- So this one is a bit interesting, with what ingredients you need for the "meat" of the dish. Seitan is a meat substitute not popular outside of Buddhist cultures. Unlike tofu or tempei, it is made of wheat gluten, primarily, rather than soy. I've never seen any in stores, so I make it at home.
- First, combine 1.5 cups Wheat Gluten (one 6.5 oz box), .5 cups Chickpea Flour (kind of hard to find, I order it online because no local stores have it and it's difficult to make decent flour at home; it may be called garbanzo flour), .25 cups nutritional yeast, 1 teaspoon onion powder, .5 teaspoons dried thyme, .5 teaspoons salt, and .25 teaspoons ground black pepper. Mix in 2 tablespoons soy sauce, 1 table spoon ketchup, 3 teaspoons of olive oil, and 1.25 cups of water. It'll make a really firm dough very quickly after stirring, and it's important to knead it in the bowl to get all the flour and gluten absorbed, then rub in .25 teaspoons paprika.
- As for the vegetables, it's pretty straightforward: 1 yellow onion sliced thinly into rings, 3 carrots sliced, 1 parsnip also sliced, 1 pound of golden Yukon potatoes (four or five spuds) peeled and cut into chunks, and 2 cloves of garlic crushed (like with the flat of your knife, then pulled apart into strips).
- Definitely be sure to oil up your pot for this, because the seitan can stick to the sides if not done properly. Sprinkle .5 teaspoons of dried thyme onto the vegetables as you put them in, along with 1 cup vegetable broth and another tablespoon of soy sauce.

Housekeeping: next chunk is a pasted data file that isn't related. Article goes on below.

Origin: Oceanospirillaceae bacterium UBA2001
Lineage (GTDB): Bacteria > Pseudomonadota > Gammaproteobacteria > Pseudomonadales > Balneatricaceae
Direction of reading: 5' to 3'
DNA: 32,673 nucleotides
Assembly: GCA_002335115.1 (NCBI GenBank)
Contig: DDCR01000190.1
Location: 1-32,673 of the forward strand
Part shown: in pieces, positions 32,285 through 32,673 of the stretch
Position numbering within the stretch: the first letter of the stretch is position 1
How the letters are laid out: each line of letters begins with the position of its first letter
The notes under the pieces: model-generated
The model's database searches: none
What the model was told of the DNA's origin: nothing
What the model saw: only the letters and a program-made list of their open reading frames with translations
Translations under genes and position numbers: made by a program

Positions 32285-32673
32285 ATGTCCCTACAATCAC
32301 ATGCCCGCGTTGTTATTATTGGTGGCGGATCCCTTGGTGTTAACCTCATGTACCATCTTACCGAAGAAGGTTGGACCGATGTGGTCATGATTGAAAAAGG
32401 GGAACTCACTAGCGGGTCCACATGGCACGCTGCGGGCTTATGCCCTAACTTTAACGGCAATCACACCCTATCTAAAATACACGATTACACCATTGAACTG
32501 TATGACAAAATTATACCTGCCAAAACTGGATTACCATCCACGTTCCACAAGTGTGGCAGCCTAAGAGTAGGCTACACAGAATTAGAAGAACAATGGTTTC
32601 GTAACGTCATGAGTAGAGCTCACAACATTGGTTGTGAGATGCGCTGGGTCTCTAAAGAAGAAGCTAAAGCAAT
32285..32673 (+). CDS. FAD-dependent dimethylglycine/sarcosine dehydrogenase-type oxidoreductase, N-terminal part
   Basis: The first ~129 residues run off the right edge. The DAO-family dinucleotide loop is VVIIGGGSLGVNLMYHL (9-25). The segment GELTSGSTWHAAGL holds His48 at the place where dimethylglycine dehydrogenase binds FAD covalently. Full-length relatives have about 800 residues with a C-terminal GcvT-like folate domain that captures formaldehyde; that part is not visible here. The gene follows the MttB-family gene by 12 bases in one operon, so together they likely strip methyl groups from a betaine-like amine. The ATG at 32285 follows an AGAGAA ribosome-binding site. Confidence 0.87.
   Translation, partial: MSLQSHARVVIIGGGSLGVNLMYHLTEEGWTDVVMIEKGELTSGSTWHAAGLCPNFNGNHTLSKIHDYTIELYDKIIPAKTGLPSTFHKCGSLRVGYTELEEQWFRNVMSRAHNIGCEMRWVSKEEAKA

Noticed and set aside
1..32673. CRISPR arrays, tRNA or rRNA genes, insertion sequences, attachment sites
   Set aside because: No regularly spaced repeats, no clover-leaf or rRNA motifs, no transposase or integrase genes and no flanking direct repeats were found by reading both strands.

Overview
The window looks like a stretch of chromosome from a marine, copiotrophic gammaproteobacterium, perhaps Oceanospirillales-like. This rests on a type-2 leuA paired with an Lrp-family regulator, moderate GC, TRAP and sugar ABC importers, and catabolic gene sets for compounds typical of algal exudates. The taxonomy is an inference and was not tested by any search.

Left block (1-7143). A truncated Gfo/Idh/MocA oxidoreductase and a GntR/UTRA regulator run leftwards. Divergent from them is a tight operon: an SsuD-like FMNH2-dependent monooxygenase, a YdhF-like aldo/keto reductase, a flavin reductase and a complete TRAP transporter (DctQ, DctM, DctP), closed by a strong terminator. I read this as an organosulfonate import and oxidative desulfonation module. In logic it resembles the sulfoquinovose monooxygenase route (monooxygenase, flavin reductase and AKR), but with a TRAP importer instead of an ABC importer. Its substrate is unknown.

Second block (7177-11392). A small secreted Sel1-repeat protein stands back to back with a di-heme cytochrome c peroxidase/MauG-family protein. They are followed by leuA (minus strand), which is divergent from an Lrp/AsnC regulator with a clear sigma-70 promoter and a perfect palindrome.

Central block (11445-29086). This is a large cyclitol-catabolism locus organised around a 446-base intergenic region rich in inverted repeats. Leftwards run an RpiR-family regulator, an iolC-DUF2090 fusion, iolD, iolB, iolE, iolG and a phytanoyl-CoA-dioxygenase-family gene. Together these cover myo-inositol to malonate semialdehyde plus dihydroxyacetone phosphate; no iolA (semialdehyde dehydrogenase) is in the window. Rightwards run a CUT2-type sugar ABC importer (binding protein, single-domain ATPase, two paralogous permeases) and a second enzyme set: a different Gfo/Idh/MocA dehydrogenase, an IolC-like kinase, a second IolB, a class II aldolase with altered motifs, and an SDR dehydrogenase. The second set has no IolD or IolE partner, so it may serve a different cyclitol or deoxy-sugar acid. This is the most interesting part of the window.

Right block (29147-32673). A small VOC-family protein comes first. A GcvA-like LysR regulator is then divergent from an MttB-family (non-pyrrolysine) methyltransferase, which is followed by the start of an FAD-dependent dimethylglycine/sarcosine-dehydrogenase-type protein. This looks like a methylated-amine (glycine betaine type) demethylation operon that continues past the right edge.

- You have a couple options for how to cook the seitan. You can pull off little chunks and pat them into balls and throw them in with the vegetables, or, cook as one whole loaf and cut it up later. if you cook it as a big loaf, put a layer of oiled parchment over the vegetables and cook it on top of that (tin foil should work just as well though).
- Cover it and cook on low for 6 hours, and that ought to do it (longer if it seems under cooked or the vegetables aren't tender enough).
- With a big enough slow cooker, I would like to try stuffing the seitan prior to cooking, use something like the sandwich presser in the background of the pics, but I don't know what I could put in it off the top of my head.
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